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Typography is one of your most powerful tools for presenting organized, clean-looking documents. For that matter, type is your best tool for presenting chaotic, grungy-looking documents.

The fonts you use go a long way toward getting your message across in just the way you want—whether that message is classical, grunge, or anything in between. Boldface, italic, and other typographic effects help designers guide a visitor's eye around the page (Figures 3.1 and 3.2).

Figure 3.1

Figure 3.1 typoGRAPHIC ( is a great source for learning about the power of typography both on and off the Web.

Figure 3.2

Figure 3.2 counterSPACE ( also provides insight into typography, all in a beautiful Flash interface.

CSS gives you the ability to control the appearance of fonts, also known as the letterforms, in your Web pages. But with CSS, you can set more than just the font family, boldface and italic attributes, and the limited font sizes available with HTML tags. CSS allows you to go a step further and set generic font families, various levels of boldness, different types of italic, and any font size, using the standard point notation used in the print world.

Understanding Typography on the Web

A type style (commonly referred to as a font family on the Web) is a category of typefaces (fonts) that have similar characteristics. For the Web, there are five basic font families (Figure 3.3).

Figure 3.3

Figure 3.3 The generic font families and some common examples of each.

  • Serif. A serif is the small ornamentation at the end of a letter that gives it a distinguishing quality. Serifs are holdovers from the days of stonecutting and pen strokes. They often improve legibility by making individual letters stand out from their neighbors. Serif fonts generally are best suited for the display of larger text or for smaller printed text. They are not so good for smaller text on a screen, because the serifs often obscure the letter.
  • Sans-serif. As you might guess, sansserif fonts are those fonts without serifs. Although the characters are less distinctive, sans-serif fonts work better for smaller text on a screen.
  • Monospace. Although monospace fonts can have serifs or not, their distinguishing feature is that each letter occupies the same amount of space. The lowercase letter l, for example, is much thinner than the uppercase letter M. In non-monospace fonts, the letter l occupies less space than the M, but a monospace font adds extra space around the l so that it occupies the same amount of space as the M. Monospace fonts work best for text that has to be exactly (but not necessarily quickly) read, such as programming code, in which typos can spell disaster.
  • Cursive. Cursive fonts attempt to mimic cursive handwriting, usually in a highly stylized manner. Cursive fonts are best reserved for decoration; they are not very good for reading large chunks of text.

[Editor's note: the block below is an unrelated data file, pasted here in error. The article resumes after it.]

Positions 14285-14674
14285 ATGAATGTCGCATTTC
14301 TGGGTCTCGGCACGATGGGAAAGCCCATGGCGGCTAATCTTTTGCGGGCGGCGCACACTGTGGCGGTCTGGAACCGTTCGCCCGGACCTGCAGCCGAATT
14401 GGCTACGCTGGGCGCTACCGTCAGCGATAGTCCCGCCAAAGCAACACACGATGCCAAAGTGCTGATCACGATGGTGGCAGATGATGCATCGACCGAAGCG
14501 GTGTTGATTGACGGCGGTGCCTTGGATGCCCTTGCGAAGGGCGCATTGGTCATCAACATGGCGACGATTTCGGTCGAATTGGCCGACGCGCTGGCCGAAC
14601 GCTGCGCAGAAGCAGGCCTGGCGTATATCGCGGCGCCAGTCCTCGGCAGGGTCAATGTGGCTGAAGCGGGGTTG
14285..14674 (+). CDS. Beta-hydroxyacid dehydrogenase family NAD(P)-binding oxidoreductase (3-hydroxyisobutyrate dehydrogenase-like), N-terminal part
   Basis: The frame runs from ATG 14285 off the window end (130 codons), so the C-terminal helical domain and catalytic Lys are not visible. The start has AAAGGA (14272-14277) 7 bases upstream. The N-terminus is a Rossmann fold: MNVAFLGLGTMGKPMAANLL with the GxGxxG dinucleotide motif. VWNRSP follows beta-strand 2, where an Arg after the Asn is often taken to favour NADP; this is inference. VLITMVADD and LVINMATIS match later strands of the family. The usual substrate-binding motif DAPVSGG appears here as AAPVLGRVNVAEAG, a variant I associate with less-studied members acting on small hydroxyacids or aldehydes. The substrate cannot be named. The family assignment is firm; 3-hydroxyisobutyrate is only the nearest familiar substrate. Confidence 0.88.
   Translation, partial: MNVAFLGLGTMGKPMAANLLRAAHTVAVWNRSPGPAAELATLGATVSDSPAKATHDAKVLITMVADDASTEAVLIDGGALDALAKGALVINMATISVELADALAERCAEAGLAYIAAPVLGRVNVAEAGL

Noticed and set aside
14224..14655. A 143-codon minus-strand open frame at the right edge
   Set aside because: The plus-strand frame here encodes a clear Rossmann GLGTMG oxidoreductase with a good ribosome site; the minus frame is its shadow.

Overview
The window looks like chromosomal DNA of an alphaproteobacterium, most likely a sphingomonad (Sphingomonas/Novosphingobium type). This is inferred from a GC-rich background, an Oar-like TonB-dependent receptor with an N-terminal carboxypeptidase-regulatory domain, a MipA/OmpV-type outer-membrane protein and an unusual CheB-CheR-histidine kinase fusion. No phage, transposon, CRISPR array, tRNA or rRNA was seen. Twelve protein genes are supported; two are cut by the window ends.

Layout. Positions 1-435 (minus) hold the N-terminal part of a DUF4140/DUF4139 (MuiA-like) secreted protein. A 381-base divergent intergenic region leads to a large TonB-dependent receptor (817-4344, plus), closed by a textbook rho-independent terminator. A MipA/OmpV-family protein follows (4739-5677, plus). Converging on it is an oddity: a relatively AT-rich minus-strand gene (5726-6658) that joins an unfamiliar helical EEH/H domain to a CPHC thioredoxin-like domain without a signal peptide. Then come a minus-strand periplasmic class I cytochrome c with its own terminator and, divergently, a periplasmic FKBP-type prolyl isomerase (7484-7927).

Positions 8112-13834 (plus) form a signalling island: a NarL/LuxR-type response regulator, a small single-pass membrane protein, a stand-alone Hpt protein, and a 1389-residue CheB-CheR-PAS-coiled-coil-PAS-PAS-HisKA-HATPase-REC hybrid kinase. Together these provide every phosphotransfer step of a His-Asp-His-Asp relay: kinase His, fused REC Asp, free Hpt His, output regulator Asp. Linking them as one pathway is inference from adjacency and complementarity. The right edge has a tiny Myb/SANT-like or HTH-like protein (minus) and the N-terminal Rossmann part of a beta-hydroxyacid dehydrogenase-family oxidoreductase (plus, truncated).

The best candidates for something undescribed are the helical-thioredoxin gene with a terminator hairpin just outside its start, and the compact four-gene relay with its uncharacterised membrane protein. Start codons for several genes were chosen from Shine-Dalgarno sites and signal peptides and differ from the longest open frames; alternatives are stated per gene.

• Fantasy. Decorative fonts that don't fit into any of the preceding categories are referred to as fantasy fonts. These fonts usually are extremely ornamental or, in the case of Dingbats, are illustrations or icons. Like cursive fonts, fantasy fonts are best reserved for decoration. You should choose fantasy fonts carefully to reinforce the look and feel of your Web site.

Using type on the Web

Theoretically, you can use any font you want on the Web, but there are three distinctive ways to present text, each with its own strengths and weaknesses:

  • HTML text. The text that you type in your HTML document acts, for the most part, like the text in a word processor. The advantages of HTML text are that it is easy to edit if changes are required, and it can adjust to the width of the screen on which it is being viewed. But HTML text has some severe limitations for design purposes.

    By and large, most of the textual control is left up to the visitor's browser, and you can't do things like run text vertically rather than horizontally. Even more stifling is the fact that you are limited to the fonts that are available on the visitor's machine (see "Using Browser-Safe Fonts" later in this chapter). Thus, if you have a specific font on your machine that you want to use, but the person viewing your site doesn't have that font on her machine, you're out of luck.

    CSS gives designers greater control of many common typographic features (such as line and word spacing), but even with CSS, HTML text is severely limited, particularly in the special-effects department. This is why many designers turn to text in graphics to get the look they want.

  • Graphic text. Unlike HTML text, graphic text is a graphic (GIF or JPEG) that just happens to have text in it. This means that you can do anything you want in terms of how the text looks and can use any font you want, whether the site visitor has it on his machine or not.

    You also have all the limitations that go along with using graphics, such as larger file sizes (larger graphics mean slower download times) and the difficulty of editing text. Graphics also take up a set amount of screen space and may be cut off if the visitor's screen is not large enough.

  • Vector text. Vector text combines the best of both worlds. Like HTML text, it is easy to change and can position itself dynamically, depending on the screen size. But like graphic text, vector text allows you to apply special effects easily (on a slightly more limited scale), and you can use any font that you want.
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